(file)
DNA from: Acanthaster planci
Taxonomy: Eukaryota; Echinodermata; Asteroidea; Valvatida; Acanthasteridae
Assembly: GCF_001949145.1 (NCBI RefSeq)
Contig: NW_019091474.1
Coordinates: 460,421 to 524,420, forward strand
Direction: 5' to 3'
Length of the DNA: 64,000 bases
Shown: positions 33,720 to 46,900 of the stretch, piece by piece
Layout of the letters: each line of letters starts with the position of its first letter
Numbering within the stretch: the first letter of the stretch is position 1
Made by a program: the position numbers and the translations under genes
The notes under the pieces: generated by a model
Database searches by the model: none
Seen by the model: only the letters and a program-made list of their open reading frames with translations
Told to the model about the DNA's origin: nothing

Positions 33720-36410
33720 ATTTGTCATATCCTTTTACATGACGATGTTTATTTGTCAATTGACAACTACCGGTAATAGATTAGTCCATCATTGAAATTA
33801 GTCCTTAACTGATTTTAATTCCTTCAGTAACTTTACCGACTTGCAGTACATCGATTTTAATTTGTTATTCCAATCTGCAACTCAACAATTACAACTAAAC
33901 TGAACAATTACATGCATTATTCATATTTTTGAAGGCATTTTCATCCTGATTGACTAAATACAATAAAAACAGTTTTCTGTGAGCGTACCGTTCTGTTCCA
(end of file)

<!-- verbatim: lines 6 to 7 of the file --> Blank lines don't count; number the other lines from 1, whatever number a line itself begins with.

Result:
Direction: 5' to 3'
Length of the DNA: 64,000 bases